Thursday, October 25, 2012
100 Books #101 - Justin Robinson's MR. BLANK
Was Tobias Knight your favorite character in Robert Shea & Robert Anton Wilson's fiction, or did you at least wonder what it would be like to be him?
Did you dig X-Files but think it was kind of cheap that Mulder & Scully only had to deal with one freakshow at a time? And too much FBI red tape?
Do conspiracy theories make you horny, baby?
Then, brother, have I got the novel for you.
The title character in Mr. Blank makes Tobias Knight, quintuple agent, look like a monogamous pansy. As he tells us in the novel's exquisitely perfect opening sentence, "Every conspiracy needs a guy like me." The sad bit is, as he goes on to explain, he's that guy for every single conspiracy. And there's only so much of him to go around. So, he has established more false identities than any sane person could keep track of, each with its own email address, cell phone and contract, and contact within a secret organization; the Masons know him by one name, the Satanists by another, etc. Across conspiracies, though, he is at core the same guy: the go-to guy, a low-level initiate/enthusiast who is willing to be the gopher, delivery guy, purchasing agent, evidence hider, witness confuser, whatever dumb little task you need today, Worshipful Sir or Ma'am or Thingie.
The premise could work with any number of plots (har har). The temptation that could waylay it being just to watch him in action, which could be fun as the quotidian-for-him early pages establish; his to-do list (or lists, one for each identity/role) are quite entertaining. I was especially amused by bits like this one: "Commercial candy is allowed to have up to five rat droppings per ounce by law. What they don't say is what kind of rat droppings or whose job it is to put them there."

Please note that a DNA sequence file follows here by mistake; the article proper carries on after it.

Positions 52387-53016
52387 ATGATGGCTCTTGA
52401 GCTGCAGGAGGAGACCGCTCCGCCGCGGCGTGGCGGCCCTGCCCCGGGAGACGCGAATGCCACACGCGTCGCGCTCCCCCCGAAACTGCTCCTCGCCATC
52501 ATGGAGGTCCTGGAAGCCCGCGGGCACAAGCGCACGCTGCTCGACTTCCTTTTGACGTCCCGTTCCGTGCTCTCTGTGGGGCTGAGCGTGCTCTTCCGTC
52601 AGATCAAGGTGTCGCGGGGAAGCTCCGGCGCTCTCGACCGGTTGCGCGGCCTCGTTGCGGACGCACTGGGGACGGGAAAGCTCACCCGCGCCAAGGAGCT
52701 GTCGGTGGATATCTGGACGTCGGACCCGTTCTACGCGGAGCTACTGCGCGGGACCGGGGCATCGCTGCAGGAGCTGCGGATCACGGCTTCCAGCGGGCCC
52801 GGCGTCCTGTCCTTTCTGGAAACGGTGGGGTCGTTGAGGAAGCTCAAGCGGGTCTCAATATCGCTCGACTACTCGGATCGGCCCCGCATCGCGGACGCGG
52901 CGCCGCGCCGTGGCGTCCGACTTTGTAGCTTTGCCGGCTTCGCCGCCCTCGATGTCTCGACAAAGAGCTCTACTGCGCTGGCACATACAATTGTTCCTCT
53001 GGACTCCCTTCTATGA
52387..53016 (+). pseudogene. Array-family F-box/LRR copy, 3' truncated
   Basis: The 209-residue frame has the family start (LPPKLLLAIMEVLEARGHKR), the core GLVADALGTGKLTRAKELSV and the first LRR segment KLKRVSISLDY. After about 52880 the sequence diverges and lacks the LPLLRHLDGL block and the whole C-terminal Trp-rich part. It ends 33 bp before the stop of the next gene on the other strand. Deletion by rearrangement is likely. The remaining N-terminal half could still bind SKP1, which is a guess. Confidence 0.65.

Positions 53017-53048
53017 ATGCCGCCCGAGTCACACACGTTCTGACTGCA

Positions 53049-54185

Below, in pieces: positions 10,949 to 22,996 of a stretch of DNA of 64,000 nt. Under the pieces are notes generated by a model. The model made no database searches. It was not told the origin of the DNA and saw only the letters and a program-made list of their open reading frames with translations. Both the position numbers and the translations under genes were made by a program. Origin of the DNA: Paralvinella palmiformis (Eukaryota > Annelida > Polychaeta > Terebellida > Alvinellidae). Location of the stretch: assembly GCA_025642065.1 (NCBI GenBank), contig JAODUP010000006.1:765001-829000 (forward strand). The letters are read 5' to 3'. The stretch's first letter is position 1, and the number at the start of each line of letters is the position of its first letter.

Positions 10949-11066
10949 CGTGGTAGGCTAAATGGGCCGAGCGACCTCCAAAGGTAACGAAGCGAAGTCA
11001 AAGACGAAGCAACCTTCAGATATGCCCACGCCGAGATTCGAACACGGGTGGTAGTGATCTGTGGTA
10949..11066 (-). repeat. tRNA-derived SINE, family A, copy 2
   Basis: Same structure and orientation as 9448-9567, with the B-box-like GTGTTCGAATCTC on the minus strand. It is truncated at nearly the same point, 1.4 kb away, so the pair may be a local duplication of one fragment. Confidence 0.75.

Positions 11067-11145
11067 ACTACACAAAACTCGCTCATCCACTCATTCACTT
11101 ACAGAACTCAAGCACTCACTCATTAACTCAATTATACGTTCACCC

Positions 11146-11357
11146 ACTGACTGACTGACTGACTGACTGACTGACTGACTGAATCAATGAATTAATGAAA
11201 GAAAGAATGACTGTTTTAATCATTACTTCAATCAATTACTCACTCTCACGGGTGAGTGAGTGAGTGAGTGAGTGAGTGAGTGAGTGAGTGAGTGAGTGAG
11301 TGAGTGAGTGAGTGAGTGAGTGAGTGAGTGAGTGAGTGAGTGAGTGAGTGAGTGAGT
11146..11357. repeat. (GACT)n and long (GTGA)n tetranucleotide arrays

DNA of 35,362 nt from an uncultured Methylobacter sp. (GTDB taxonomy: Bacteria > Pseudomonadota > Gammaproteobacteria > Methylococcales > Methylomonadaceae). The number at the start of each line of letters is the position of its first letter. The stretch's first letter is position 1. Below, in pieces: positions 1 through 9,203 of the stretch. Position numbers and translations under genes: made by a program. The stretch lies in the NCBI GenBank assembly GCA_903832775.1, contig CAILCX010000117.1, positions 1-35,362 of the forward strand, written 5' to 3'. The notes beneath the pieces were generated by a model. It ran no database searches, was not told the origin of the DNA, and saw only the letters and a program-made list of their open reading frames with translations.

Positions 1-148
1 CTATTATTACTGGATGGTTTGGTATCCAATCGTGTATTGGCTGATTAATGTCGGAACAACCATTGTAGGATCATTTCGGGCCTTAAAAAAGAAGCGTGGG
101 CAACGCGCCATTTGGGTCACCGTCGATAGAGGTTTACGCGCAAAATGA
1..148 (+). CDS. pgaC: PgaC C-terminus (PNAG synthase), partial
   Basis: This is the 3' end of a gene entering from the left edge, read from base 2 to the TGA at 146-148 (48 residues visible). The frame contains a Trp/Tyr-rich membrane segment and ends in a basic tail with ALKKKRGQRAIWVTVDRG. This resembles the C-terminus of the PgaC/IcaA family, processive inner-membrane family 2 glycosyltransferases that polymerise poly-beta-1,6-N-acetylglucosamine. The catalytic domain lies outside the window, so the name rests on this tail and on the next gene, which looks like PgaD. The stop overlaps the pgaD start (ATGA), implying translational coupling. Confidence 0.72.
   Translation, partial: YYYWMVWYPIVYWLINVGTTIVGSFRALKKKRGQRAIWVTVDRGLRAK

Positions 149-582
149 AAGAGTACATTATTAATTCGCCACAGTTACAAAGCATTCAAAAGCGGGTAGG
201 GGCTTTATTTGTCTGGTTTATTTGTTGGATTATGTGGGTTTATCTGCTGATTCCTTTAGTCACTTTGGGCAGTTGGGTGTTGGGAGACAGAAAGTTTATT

You get the idea.
So this could have turned into the kind of sprawling hot mess that the Illuminatus! Trilogy (clearly its primary inspiration) was, but Robinson was more interested in producing a piece of quality genre fiction/entertainment than in imparting his mystic-comic wisdom to us in a gigantic parable. I think. At any rate, he found a plot that worked, the good old "someone is trying to kill me and this stacked redhead I just happened to meet along the way" that's straight out of mid-century crime noir. Hey, why mess with perfection?
And this book is so close to genre-mashing perfection that it's almost painful to contemplate how it also kind of bothered me: there's a major sub-plot involving female body-image politics that I didn't quite like, pitting one conspiracy of Rubenesque, curvy women (the stacked redhead and her fuller-figured overladies, whom Mr. Blank refers to as "hippos" and worse) against another of stick-thin model-pushers (though bonus points for the neologism "ascetorexics"). Mr. Blank more or less comes down on the side of the former, mostly due to the presence at his side of their prettiest and smartest (Mina, whom he wants to "paint on the side of a bomber"), so I guess there's that, but still, focusing on that one characteristic of a woman -- her body, her shape -- still counts as objectification, whether you're turned on by it or not, guys. Ew.
If that kind of thing doesn't bother you*, or if it does but you're able to square your shoulders and march on and get past it and focus on all the good stuff, this is quite an enjoyable read. Fnord.
*And usually I'm of this camp, able to dismiss the odd quip about a female character's appearance or a gay character's clothing or whatever as just something that is missing the mark with me but that the author felt necessary to include to appeal to other readers. But here, it is very much front and center, with Mr. Blank all but smacking his lips over Mina on almost every page. What saves it is that she notices this, calls him on it, and occasionally delivers the kind of reprimand that leaves a mark. So that brings up a question for me that I'm not sure I have the answer to: does the presence of a strong and self-determined female character who refuses to be a sidekick justify or compensate adequately for the author's over-the-top rubbing of my readerly nose in all of this body-image crap? Like I said, I don't have an answer, so my annoyance is only mostly assuaged by the fact that everything else in this book was over-the-top awesome.